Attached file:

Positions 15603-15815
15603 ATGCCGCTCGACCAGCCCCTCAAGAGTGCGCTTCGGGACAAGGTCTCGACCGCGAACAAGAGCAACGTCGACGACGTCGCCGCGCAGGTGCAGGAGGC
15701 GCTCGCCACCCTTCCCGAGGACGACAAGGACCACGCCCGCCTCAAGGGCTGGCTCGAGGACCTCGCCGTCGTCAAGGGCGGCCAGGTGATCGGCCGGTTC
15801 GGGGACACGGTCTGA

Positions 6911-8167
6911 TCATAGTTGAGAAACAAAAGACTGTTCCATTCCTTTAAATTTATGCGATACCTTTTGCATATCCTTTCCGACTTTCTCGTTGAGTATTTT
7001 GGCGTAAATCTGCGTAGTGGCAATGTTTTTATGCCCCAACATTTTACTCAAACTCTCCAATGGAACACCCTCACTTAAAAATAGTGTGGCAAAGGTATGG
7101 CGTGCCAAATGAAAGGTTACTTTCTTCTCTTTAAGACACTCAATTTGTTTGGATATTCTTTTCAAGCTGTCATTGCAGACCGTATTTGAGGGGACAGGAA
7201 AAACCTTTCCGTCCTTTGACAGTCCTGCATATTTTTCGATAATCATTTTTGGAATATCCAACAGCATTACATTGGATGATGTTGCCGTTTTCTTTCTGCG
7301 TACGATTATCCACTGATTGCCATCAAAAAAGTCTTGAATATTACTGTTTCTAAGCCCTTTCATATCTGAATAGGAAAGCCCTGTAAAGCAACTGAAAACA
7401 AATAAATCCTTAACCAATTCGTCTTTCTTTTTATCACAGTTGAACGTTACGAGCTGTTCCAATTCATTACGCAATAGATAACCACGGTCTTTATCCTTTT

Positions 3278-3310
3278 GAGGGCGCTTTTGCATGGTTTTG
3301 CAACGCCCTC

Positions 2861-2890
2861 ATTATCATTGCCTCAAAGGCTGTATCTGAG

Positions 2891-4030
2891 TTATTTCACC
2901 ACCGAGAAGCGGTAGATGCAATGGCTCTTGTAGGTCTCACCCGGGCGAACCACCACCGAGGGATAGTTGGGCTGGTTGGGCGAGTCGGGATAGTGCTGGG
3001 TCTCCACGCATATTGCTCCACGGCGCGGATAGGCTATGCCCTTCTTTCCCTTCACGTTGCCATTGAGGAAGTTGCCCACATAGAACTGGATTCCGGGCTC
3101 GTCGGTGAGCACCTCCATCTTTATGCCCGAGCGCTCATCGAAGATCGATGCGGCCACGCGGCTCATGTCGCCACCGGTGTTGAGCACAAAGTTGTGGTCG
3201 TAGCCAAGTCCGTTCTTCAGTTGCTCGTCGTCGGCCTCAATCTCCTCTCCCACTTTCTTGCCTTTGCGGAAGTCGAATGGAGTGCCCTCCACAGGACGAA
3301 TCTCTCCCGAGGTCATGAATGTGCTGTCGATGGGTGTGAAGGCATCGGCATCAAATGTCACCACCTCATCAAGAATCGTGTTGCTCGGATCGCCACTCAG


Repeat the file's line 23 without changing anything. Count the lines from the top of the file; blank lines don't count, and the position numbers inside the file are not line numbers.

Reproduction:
3301 TCTCTCCCGAGGTCATGAATGTGCTGTCGATGGGTGTGAAGGCATCGGCATCAAATGTCACCACCTCATCAAGAATCGTGTTGCTCGGATCGCCACTCAG